The Mandalorian and How to Do Fan Service Right

Like most geeks, I am thoroughly invested in Disney+’s The Mandalorian. Don’t ask me how I manage to watch the Star Wars live-action show week by week even though we don’t have Disney+ here in the Philippines. Well, I do have to use some rather unsavory methods to do so. I do blame Disney for this because, if they just made the service available here, you know they would immediately get a boatload of subscribers, with half of them just getting it so they can watch The Mandalorian the instant a new episode comes out. It’s that good!

Oh, and while I know a lot of you guys are watching each episode immediately as they’re released, there are going to be a few who still haven’t seen any episodes of The Mandalorian. So, with that in mind, I do have to put up the SPOILER WARNING right now because I will delve into SPOILER territory. Not only for The Mandalorian but other Star Wars properties like Star Wars: The Clone Wars and Star Wars: Rebels. You have been warned.

Now, the past few episodes of The Mandalorian have been fantastic. They put in a lot of progression in the story. I’m all for a couple of standalone episodes but I do love it when the overarching storyline does come into focus. And, boy, did we get this in spades last episode! We had the return of Boba Fett, a super fan favorite in the Star Wars fandom. It’s never explained how the feared bounty hunter survived the Sarlacc Pit. There are clues, however. But no explanation was explicitly given.

Boba Fett isn’t the only returning character from Star Wars lore. During the episode entitled The Heiress, we got to see another Mandalorian in the guise of Bo-Katan Kryse, who enlists the help of The Mandalorian on an assault on an Imperial cruiser. She leads The Mandalorian to the location of a possible Jedi, Ahsoka Tano. Of course, a lot of Star Wars geeks squealed at the mere mention of their names because both are well known if you were a fan of Star Wars: The Clone Wars and Star Wars: Rebels. Both characters made their first canon appearance in the animated shows before being transferred almost perfectly to the live-action Mandalorian.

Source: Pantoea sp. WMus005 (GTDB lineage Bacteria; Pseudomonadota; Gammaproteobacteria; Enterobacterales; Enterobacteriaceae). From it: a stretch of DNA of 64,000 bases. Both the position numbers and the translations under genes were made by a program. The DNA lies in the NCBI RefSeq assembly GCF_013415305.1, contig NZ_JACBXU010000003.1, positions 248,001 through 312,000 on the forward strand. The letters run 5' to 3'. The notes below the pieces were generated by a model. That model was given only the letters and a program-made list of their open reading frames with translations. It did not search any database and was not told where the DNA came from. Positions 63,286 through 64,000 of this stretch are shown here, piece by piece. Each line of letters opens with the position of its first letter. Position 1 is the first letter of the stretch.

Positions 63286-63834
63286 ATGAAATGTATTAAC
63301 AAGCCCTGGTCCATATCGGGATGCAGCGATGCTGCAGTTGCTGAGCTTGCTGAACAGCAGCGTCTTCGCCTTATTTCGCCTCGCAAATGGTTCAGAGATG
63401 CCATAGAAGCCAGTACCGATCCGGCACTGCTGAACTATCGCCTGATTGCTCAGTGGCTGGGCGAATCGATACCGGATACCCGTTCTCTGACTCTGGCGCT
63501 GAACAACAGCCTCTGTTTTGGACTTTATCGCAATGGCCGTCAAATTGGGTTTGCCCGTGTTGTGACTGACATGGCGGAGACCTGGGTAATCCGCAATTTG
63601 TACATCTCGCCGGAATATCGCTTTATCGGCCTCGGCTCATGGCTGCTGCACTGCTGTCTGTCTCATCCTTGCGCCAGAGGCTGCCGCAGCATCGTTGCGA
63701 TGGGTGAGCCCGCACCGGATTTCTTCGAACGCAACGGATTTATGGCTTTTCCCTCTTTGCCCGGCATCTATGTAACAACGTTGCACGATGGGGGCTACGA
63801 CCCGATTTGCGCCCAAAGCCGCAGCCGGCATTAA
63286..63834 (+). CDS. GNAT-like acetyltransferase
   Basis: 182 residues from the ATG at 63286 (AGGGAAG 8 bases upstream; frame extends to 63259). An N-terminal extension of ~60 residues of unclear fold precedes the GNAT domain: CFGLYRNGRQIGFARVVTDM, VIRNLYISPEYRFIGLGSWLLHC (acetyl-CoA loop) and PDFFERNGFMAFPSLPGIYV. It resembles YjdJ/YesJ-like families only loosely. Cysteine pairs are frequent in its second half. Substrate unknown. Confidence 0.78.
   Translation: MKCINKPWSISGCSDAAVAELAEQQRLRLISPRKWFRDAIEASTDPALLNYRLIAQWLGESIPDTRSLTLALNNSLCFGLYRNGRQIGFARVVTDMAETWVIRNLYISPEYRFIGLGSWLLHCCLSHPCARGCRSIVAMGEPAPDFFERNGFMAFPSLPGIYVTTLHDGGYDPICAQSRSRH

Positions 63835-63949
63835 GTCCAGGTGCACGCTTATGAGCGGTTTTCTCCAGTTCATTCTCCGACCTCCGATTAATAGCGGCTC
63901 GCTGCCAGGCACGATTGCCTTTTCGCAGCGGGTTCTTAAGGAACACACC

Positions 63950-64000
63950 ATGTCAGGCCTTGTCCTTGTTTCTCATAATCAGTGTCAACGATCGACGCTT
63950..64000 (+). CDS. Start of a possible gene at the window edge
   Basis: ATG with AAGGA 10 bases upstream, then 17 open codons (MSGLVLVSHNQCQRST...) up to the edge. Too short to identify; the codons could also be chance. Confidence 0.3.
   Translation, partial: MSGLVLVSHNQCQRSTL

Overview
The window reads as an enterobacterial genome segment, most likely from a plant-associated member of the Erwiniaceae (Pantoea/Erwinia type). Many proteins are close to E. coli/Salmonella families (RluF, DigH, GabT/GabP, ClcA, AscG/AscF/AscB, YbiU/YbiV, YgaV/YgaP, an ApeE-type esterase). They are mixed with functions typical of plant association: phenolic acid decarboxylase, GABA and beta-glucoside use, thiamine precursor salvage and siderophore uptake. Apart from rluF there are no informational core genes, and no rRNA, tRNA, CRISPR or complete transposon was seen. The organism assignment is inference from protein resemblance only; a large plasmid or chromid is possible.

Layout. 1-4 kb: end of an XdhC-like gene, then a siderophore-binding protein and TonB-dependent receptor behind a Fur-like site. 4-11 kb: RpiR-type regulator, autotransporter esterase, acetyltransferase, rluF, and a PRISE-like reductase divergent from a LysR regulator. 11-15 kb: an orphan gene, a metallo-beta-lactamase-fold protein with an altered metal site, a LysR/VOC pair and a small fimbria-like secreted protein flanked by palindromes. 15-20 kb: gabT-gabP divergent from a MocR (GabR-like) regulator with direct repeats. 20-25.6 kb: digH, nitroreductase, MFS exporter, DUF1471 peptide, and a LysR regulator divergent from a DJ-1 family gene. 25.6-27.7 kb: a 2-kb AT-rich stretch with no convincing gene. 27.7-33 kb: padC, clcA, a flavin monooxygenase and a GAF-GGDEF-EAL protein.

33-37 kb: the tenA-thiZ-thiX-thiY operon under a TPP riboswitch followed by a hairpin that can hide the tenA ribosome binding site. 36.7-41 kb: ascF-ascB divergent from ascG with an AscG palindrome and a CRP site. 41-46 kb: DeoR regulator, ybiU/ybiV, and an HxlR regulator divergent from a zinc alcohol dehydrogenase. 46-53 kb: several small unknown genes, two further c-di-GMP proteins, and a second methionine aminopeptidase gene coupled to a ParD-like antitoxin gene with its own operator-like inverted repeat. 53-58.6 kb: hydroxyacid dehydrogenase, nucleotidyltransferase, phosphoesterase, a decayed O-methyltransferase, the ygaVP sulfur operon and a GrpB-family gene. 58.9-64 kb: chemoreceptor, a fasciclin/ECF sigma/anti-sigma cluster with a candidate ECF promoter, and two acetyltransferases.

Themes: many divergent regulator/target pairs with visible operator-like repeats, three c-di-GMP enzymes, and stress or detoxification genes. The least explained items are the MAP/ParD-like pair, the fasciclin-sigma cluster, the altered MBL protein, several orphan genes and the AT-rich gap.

It was fantastic seeing both Ahsoka Tano and Bo-Katan appear in The Mandalorian as it does shows that both Jon Favreau and Dave Filoni really know their Star Wars lore, not only with the movies but the animated shows as well. That’s great for those who are really dedicated Star Wars fans, especially who’ve seen Clone Wars and Rebels.

But for the ones who haven’t seen Clone Wars and Rebels? Not so much.

This had led to some non-Star Wars geeks to complain that the Mandalorian is starting to lean towards too much fan service. This isn’t really something new; as early as the Razor Crest landing on Tatooine in Chapter 5: The Gunslinger, some sites have been reporting that The Mandalorian is adding too much Star Wars lore.

There is a point to this complaint, however. While I know a lot of people reading this are more than familiar with Star Wars and know a lot of the lore behind it, we’re kind of the exception. The general audience only watch Star Wars because it’s fun. But it’s nothing to get too worked up about. So, when these fan favorites from Clone Wars and Rebels appeared in the Mandalorian, fans who have watched them from those shows lost their proverbial minds. But the others who just like to watch The Mandalorian because “cool, it’s Star Wars” just didn’t have the same reaction.

But to me, this isn’t just blatant fan service. Yes, it’s still basically fan service as The Mandalorian is calling back to characters that fans love. However, they were written in to be as functional to the story as possible and, in a way, they are the best fit for what’s essentially happening in The Mandalorian because of how they’re kind of linked to one another.

And this is coming from someone who didn’t watch any of the shows they’re originally. from.

I don’t really have a personal connection with either Bo-Katan or Ahsoka Tano. I didn’t watch Clone Wars nor Rebels for one reason or another. In particular, I really didn’t like the CGI animation designs. But I’m still more than familiar with Bo-Katan and Ahsoka Tano. I guess I learned about them just through general osmosis because I do hang out with other Star Wars geeks who love the shows. I even got interested enough to look them up on the Internet to check on their backstories way back when. Not enough to watch entire seasons of Clone Wars or Rebels but my interest was piqued by how much fans liked them.